When I built this, I dug a shallow ditch and buried a strip of hardware cloth against the base. Some squirrels and chipmunks have dug around my barrier, but it´s holding up very well. I haven´t seen that since I built it.
Install the gutter, and voila!
I used vinyl gutter with brackets that you can lift off of their little mounting hook. I´ll definitely be removing the gutter before any snow comes!
The greenhouse has never looked so good, now the plastic is more taut.
I´ve got two downspouts (with two elbows each side), to direct water into a stock tank, with has a threaded plug, which with a pipe-hose adapter I can put a garden hose on, and then put the water back into the greenhouse. The guineas are inspecting.
Doesn´t that look good? I thought so too.
I felt good and smug for about two hours until the rain came. I´d been racing the forecast, determined to catch all the mm that were on the way.
I got up in the night to go check on everything.
The water was running the wrong way! That is, what little water it was catching. Slope could be fixed (I do need the 4″ of the 1×4 to play with), but there was a bigger problem- the water coming down the plastic wall was turning the corner of the lip, following back (as water does) and soaking into the 1×4, not falling in the gutter. I should have seen that coming. I should have seen that coming.
I stayed awake for at least an hour until I could figure out how to fix it. Not simple, but it should work.
The only way was to take off that ripped 2×2 and change the angle on it.
This time the base didn´t have to come off, just the gutter, and the 1×4, and the wiggle wire on the ends.
Significant wrinkle- on the inside, I was using 2″ screws for the plumbing strap, through the 1×6 into the 2×2, for strength. But now the 2×2 had to come off. All 13 ribs!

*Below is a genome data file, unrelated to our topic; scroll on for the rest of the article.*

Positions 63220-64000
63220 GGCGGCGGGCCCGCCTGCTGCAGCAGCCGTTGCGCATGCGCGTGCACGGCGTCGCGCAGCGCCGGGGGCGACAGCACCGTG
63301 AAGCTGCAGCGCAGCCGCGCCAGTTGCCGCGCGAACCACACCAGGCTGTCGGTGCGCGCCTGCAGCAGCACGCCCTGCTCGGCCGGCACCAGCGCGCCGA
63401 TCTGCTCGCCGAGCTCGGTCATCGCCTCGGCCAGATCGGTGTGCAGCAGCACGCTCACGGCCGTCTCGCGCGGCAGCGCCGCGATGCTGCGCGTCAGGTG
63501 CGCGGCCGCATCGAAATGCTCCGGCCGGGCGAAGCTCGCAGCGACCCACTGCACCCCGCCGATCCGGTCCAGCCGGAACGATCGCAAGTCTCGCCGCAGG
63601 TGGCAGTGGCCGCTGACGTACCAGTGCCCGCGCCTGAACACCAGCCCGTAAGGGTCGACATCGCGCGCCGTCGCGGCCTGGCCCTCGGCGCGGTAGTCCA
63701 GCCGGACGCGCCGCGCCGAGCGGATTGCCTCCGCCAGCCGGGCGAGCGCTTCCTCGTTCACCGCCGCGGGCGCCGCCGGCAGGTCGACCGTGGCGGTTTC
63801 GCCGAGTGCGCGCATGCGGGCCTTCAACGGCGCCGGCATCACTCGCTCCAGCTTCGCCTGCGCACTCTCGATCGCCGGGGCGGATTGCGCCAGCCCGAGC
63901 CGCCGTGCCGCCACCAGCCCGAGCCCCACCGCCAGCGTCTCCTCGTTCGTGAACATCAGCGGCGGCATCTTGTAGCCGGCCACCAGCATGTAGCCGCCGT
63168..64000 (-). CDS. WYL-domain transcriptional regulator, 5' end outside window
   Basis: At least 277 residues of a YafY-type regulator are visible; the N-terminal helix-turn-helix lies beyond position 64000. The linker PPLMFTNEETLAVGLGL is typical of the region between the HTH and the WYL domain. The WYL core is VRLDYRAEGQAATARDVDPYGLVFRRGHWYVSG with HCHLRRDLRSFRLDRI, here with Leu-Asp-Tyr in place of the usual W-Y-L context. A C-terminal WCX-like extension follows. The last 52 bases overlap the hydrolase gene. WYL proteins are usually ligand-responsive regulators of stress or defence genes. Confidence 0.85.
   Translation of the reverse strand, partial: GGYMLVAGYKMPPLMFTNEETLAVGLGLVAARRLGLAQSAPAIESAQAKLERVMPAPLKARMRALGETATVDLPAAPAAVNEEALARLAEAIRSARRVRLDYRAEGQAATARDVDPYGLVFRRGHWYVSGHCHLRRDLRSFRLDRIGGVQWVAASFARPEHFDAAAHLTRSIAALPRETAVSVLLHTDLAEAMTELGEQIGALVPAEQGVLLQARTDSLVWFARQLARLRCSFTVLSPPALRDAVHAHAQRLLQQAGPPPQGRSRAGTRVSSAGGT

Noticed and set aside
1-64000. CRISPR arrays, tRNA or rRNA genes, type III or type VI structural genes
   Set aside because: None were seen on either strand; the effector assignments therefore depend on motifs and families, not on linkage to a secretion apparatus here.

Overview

Clamps came in handy, I backed out the screws, and I marked the wood against each rib. I took the opportunity to adjust it all for more slope while I was reinstalling.
Also because I didn´t undo the bottom (the better to keep curious chickens out), once I got all the 2x2s detached, I had to pass them out the end. And back in.
I put them all through the table saw again and put a bevel on the second side, creating an acute angle for the drip edge.
Slid them back under the plastic and reinstalled.
Now the business edge is sharp and angled down.
Waited for rain, now with less confidence. Still didn´t work.
These pictures don´t quite show it. There is a full inch of overhang on that lip, and then the gutter mounting holds the gutter out 1/4″, so there is 3/4″ of lip hanging over the gutter. Not enough.
The water comes down, turns the corner and travels for about 1/2″, now neatly dripping on the back edge of the eavestrough, or right behind it. Don´t underestimate the power of surface tension.
One more tackle. I thought about cutting ditches in the wood to recess the gutter mounting into, to suck the gutter right against the wood, but opted instead to screw on a strip of aluminum flat flashing, to kick the water farther out into the middle of the gutter.
Adding the flashing was the easiest part of all; took, like a blink. I got a roll of 6″ flat stock, cut it in half lengthwise (to 3″ wide), and I meant to put a bend in it and screw it into the 1×4, but instead I left it flat, and in one length, and tucked it between the plastic lip and the top of the 1×4, and put in just a few screws, pointed up, into the twice-ripped 2×2 component.
My conclusion is that this is pretty ideal, and despite having made it up along the way, I wouldn´t do it over differently (except putting two angles on the 2×2 on the first pass- definitely do that). It´s usually much more straightforward to cut the wood right in the first place.
With the wood alone, it would be next to impossible to get enough lip protruding to shed water well – wood is heavy and that would get too bulky to hang off the greenhouse ribs. The flashing is essential, and the 2×2 is perfect for adding it to.
Cost of about $400CA for gutter, wood, and flashing.